11 Dec This chart shows at what age you’ll be happiest
via Big Think by Philip Perry
There are many points of view on what exactly happiness is. Is it being successful, having close friends and a loving family, long stretches of contentment, or reaching your own life goals? If you define it as contentment with life, you may be surprised at what age(s) most people find it. There’s often more than one peak. According to a series of seven surveys recently digested and charted, most people are happiest around age 20.
Happiness drops down from then on, reaching its lowest point in middle-age, only to rise again around retirement. The results of this sweeping evaluation were published in a report by the National Bureau of Economic Research. 1.3 million randomly selected people from 51 different countries, took part in one of seven surveys. These included the General Social Survey taken by 54,000 Americans, the Understanding Society survey taken by 416,000 British, and the European Social Survey taken by 316,000 Europeans, from 32 different countries.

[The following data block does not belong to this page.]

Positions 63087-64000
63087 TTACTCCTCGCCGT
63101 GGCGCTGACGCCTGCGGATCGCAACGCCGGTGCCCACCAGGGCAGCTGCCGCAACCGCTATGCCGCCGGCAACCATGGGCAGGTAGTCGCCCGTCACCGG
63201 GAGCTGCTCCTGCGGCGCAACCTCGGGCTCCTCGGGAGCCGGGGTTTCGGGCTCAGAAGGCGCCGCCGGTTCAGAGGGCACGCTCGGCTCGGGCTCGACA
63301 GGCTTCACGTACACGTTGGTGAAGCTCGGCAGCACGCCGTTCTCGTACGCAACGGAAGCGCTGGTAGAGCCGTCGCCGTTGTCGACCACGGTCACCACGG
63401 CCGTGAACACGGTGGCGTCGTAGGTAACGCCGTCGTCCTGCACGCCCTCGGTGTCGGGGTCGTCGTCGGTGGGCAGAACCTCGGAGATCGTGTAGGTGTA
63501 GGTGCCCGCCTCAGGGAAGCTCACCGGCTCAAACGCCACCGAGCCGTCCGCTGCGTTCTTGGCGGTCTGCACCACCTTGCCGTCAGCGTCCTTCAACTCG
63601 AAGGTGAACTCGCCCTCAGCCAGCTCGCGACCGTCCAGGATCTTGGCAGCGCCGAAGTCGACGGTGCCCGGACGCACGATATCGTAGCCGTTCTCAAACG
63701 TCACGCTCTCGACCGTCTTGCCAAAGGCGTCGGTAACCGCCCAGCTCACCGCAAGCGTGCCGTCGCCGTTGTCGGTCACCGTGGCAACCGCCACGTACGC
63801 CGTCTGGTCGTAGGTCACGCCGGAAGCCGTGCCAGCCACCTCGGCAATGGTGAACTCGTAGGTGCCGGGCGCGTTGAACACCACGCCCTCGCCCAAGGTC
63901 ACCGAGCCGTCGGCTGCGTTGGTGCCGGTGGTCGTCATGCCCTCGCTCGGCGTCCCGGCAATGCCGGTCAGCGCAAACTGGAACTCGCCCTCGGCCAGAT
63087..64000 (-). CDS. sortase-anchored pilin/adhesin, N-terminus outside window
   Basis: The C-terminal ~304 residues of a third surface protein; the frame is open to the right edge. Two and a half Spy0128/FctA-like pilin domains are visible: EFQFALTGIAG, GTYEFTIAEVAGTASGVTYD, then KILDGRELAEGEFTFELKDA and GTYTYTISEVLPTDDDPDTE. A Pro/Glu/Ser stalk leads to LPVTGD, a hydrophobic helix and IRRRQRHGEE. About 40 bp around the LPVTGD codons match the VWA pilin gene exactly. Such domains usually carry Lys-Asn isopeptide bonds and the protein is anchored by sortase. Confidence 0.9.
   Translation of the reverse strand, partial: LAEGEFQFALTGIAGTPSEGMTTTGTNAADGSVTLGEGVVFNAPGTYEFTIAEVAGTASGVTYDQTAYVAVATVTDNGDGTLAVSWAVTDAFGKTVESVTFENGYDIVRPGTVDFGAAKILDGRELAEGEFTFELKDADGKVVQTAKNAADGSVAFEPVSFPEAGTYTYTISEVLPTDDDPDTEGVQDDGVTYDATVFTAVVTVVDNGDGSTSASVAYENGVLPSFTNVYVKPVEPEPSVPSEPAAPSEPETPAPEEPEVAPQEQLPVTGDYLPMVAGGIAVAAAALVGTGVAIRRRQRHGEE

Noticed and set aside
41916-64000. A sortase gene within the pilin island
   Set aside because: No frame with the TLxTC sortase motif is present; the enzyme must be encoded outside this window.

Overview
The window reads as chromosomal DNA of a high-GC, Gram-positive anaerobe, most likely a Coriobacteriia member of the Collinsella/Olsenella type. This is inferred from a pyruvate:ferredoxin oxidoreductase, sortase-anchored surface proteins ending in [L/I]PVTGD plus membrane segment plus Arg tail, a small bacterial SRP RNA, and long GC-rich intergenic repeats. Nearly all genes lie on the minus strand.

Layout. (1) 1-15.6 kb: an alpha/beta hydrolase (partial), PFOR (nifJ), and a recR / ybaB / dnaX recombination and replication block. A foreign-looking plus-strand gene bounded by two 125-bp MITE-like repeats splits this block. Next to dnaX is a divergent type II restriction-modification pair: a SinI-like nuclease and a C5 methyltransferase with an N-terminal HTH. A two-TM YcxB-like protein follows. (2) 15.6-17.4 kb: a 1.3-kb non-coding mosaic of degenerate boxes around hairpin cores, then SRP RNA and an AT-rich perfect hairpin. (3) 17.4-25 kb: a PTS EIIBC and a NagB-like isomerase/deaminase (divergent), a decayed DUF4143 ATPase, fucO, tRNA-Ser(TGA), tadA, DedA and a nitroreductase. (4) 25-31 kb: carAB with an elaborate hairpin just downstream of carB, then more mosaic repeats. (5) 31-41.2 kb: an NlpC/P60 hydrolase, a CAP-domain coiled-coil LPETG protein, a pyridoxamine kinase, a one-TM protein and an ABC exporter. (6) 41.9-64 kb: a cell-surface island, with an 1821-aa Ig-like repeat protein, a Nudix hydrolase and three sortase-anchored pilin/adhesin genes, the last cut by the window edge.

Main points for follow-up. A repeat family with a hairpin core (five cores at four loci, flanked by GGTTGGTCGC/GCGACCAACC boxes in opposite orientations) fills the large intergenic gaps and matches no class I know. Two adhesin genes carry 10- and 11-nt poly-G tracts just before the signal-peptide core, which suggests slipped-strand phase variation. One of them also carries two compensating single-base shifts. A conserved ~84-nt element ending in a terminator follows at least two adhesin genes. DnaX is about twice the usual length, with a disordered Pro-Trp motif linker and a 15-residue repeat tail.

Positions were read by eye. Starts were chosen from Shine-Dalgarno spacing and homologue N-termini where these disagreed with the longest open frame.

Respondents were asked questions about their psychological health and well-being. All participants were between the ages of 20 and 90. When examining the data, researchers took two approaches. The first was straightforward and the second accounted for other influences, such as income and health. People were asked in two different ways about their level of contentment. In one, they were asked if they were happy or unhappy, and in the other, their level of life satisfaction.
Researchers took a large cross-section from each survey and compared happiness and life-satisfaction, using both evaluation methods. With each and across seven data sets, they received the same result, what’s called “a midlife low.” The data formed a U-shaped graph. So far, there’s been no explanation as to why life contentment is shaped like this. Though satisfaction sinks from age 20 onward, things pick up again around 50, and throughout retirement and old age people report ever-growing happiness…
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